In the last weeks of your pregnancy, you may notice increased pressure in the pelvic area. This is usually caused by your baby dropping into position. If your due date is right around the corner and your baby has not yet dropped into position, don't worry; some babies don't drop until labor begins. However, there are some helpful exercises you can do that encourage baby to drop while also preparing your body for labor and delivery. Avoid these exercises if your baby is in breech position, since they may make it more difficult for your baby to change into a head-down position.
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Walking is a perfect exercise for pregnant women, particularly in the later trimesters. It is easy on the joints and provides a gentle aerobic workout, which can help control weight gain. Walking also opens the hips and relaxes the pelvic muscles, which can aid in the lightening process in the final weeks of pregnancy. Keep in mind that walking is considered moderate-intensity aerobic exercise. If you haven't been exercising during your pregnancy, start slowly. Walk for 10 minutes a day, and gradually increase to 20 or 30 minutes.
Using a birthing ball in the last weeks of pregnancy will encourage your baby to settle into the pelvis while also relieving pressure and increasing blood flow to the baby. According to the Arizona Doulas Organization and Birth Education Association, or ADOBE, pregnant women should sit on a birthing ball as much as possible in the last four to six weeks of their pregnancy. Not only do birthing balls help your baby drop, but they may also help him rotate into the most favorable position for delivery, which will decrease your chances of painful back labor.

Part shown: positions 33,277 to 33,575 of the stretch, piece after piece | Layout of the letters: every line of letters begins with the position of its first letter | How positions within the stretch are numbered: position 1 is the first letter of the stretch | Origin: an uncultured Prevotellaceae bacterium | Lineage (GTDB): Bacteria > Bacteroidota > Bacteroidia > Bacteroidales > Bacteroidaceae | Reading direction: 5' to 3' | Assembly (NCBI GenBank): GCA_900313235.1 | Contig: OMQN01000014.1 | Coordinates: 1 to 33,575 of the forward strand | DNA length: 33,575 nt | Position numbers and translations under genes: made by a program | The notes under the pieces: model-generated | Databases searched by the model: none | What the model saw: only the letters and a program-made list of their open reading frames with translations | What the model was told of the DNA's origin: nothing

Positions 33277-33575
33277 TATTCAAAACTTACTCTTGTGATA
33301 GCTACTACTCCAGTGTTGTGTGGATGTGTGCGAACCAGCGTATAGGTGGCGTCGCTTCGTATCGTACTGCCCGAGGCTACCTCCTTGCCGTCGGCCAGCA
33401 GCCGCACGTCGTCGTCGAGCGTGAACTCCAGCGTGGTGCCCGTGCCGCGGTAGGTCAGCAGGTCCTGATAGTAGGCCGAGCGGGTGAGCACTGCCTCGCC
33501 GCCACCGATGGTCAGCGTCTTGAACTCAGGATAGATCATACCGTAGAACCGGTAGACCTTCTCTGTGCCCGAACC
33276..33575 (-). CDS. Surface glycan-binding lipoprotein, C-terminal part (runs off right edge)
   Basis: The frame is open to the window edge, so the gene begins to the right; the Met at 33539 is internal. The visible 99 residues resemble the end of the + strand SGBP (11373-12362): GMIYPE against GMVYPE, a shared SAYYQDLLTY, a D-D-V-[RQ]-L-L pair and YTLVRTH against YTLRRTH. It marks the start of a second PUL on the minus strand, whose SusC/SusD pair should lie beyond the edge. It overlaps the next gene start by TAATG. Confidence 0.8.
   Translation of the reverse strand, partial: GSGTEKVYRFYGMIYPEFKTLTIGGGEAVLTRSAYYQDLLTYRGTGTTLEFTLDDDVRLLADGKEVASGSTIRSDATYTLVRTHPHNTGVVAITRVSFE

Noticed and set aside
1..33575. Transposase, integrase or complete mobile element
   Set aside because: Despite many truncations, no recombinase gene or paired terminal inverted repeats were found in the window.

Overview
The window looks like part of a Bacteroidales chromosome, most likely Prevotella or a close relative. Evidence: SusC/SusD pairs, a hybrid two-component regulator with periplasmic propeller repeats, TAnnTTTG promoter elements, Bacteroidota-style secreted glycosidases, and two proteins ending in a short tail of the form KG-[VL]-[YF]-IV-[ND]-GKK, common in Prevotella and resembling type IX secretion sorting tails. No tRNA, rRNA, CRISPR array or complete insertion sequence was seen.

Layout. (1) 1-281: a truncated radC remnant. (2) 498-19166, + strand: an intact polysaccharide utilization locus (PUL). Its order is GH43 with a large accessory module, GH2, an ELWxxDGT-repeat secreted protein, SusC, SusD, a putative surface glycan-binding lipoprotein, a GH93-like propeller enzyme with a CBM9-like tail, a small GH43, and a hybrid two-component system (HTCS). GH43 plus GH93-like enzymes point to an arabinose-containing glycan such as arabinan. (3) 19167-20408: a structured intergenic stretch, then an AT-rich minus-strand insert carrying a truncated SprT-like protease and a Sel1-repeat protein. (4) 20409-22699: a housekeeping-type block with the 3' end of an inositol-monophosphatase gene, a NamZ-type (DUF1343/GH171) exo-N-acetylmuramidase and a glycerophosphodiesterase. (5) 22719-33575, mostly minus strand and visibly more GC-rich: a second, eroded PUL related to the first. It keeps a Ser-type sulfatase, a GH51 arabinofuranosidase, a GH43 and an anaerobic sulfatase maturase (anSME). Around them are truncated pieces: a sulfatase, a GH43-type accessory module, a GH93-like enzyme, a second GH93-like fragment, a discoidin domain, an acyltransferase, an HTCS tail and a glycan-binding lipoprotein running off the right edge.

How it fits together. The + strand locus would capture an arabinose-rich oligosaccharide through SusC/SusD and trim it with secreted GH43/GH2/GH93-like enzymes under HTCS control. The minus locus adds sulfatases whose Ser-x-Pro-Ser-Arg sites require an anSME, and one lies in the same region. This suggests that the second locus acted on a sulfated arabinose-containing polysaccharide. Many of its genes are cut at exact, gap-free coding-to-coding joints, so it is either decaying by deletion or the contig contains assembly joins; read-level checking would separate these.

Squats increase the size of the pelvic opening, while also using gravity to help your baby descend into the pelvis. They also strengthen your legs and open the hips for labor. Use caution when squatting in the third trimester, especially if you haven't been exercising throughout your pregnancy. Do squats against a wall for added support and balance, or squat while sitting on a birthing ball to avoid falling or injuring yourself.
Pelvic tilts should be done throughout pregnancy if possible. Pelvic rocking is a gentle way to encourage your baby to drop into the pelvis. It also strengthens and stretches all of the core muscles, and helps relieve pain in the lower back, which is especially common in the second and third trimesters. Pelvic tilts may help relieve nausea and indigestion that many women experience in the third trimester. To perform pelvic tilts, get on your hands and knees, with your hands directly below your shoulders. Gently tilt the pelvis forward and relax the lower back. Bring the pelvis back to a neutral position and repeat for about two to three minutes.